Two works at the Matt Roberts Gallery in Bethnal Green have recently showcased the young photographer, E J Major.
Born in Hong Kong, E J studied photography at Nottingham and graduated in Fine Art from Goldsmiths in 2009. E.J. was exhibited as part of the Salon Photography Prize 2011 and selected as the winner from over 960 artists for the Selectors’ prize supported by A Thousand Words Magazine. She summarises her practice as creating:
photographic constructs that are, and are not what they seem [...and] aim to challenge the veracity of the photographic portrait finding an authenticity in a notion of self-portraiture that involves acting. Referencing both historical events and characters as well as those from popular culture, individual works have a narrative content but the work is predominantly concerned with ideas. The aim is to construct visually arresting images that can also be read.
The historical events referenced in Shoulder to Shoulder (2009-2011) are the Sufffragette struggles of the early twentieth century and constitute a dialogue with herself as a suffragette. There are three panels in the form of monochrome contact sheets, showing Suffragette street protests, E J apparently in prison as a result and linking these events with modern day protests. Individual images in between show E J in period dressed chained to railings as the Suffragettes often were.
These articulate into three large colour photographs, carefully constructed and photographed by E J and based on the attack by Mary Raleigh Richardson on Valazquez’s Venus in the National Gallery in 1914. In the first, E J “plays” Venus and the cherub of the original (transformed into a nurse). Venus’ reflection in the mirror is, I was told, that of her mother.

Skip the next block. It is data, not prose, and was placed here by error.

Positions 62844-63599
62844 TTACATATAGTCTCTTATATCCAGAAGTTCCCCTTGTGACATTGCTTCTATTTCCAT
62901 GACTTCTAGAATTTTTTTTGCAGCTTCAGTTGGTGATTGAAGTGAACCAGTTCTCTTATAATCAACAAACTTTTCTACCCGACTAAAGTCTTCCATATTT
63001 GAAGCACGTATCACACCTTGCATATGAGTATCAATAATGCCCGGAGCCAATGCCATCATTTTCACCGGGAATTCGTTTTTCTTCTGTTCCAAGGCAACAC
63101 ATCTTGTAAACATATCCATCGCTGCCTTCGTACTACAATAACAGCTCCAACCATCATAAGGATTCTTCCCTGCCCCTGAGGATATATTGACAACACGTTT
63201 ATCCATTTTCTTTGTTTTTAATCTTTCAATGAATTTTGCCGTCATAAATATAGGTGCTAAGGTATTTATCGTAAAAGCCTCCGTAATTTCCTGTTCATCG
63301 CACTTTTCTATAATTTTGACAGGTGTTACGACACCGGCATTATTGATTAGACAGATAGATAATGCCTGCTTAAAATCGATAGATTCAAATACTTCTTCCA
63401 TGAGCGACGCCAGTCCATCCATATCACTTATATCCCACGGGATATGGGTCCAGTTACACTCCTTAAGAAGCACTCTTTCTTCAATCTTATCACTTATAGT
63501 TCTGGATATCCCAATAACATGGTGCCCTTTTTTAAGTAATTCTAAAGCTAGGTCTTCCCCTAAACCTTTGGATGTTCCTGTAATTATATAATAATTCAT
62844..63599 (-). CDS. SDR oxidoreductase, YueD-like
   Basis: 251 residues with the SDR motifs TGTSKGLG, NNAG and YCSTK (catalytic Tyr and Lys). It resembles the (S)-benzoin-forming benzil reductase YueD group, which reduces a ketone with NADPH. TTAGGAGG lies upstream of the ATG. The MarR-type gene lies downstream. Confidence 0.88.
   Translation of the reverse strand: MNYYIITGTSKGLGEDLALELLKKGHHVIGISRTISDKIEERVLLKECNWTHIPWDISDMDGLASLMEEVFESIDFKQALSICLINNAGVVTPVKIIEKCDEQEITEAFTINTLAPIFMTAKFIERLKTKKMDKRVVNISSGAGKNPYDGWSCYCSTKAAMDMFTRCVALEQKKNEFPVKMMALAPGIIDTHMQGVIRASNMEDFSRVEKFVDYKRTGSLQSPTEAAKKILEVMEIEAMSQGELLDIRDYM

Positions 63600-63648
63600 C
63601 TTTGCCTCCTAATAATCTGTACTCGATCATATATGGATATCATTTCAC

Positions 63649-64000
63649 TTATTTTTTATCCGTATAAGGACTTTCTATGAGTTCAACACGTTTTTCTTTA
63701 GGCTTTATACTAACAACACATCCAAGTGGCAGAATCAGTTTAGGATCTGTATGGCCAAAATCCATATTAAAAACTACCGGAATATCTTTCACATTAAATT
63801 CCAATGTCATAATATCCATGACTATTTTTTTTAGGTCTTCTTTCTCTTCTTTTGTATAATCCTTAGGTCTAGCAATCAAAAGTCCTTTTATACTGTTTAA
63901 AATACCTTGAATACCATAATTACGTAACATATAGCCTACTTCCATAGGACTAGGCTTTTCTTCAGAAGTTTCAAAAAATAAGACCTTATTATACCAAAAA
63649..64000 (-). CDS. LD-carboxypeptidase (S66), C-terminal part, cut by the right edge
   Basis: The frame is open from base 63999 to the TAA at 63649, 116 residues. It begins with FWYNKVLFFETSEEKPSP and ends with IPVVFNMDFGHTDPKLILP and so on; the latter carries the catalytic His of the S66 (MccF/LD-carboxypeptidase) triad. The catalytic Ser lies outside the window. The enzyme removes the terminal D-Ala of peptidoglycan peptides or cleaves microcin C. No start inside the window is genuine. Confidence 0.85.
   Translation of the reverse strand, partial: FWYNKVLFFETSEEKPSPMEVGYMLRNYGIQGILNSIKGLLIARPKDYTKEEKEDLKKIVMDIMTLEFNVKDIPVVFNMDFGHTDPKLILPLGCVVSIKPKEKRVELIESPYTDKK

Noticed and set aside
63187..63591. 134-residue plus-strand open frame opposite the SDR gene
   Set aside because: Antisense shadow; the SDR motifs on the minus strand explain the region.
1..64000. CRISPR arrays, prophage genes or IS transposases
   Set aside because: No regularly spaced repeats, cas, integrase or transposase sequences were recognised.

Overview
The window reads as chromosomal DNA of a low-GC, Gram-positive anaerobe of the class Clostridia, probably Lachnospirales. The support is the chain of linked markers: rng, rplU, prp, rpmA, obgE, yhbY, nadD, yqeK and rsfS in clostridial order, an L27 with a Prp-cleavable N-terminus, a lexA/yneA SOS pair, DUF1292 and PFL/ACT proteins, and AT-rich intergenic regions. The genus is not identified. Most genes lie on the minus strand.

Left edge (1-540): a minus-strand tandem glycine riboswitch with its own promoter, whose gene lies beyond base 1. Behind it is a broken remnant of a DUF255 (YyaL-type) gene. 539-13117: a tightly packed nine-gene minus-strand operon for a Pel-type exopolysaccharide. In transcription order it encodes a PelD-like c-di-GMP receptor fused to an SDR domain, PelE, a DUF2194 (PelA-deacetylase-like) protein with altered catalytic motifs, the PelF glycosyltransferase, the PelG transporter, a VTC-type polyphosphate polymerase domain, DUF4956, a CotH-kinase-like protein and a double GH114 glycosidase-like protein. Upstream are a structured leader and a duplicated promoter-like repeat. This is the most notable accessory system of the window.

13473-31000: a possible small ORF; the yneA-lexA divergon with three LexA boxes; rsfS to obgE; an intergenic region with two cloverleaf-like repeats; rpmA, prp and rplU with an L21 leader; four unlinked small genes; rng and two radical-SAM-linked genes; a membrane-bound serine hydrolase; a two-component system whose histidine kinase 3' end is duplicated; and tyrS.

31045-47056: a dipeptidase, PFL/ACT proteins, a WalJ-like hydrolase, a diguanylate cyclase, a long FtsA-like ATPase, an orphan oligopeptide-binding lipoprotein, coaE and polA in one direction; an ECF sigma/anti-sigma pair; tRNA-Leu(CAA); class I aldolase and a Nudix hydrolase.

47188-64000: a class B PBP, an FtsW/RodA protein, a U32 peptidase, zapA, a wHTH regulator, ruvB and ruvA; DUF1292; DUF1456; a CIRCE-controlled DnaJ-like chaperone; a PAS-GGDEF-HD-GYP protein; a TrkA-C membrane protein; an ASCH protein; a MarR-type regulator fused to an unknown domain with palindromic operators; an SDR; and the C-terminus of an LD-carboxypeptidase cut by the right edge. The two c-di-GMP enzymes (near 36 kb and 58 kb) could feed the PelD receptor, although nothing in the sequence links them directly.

In the second, we see E J as “Slasher” Mary in front of the reconstructed Velazquez.
In the final image, the destruction has taken place, a tangle of material from the previous images hides two hands slashing the painting.
These are fascinating works, painstakingly constructed and cleverly executed. What E J - who clearly identifies with this and other Suffragettes - would make of their subsequent support of British fascism is something I’d like to ask her about.
Marie Claire RIP (2009-2011) references an article published in Marie Claire magazine showing the dreadful decline through police mug-shots of a woman a over a fourteen year period. The series, restaged again by E J, traces, recreates the woman's drug-induced decline over the period. With titles like Do not care, 1985. Hid in fear, 1988. Carried on, 1997. the awful descent into hell of the woman is traced out by E J herself.
The crux of E J's work seems to me to be the introduction of acting into photographic practice. Whether the woman is E J, or E J is the woman is perhaps the question at the heart of these images.
Matt Roberts Arts - http://www.mattroberts.org.uk/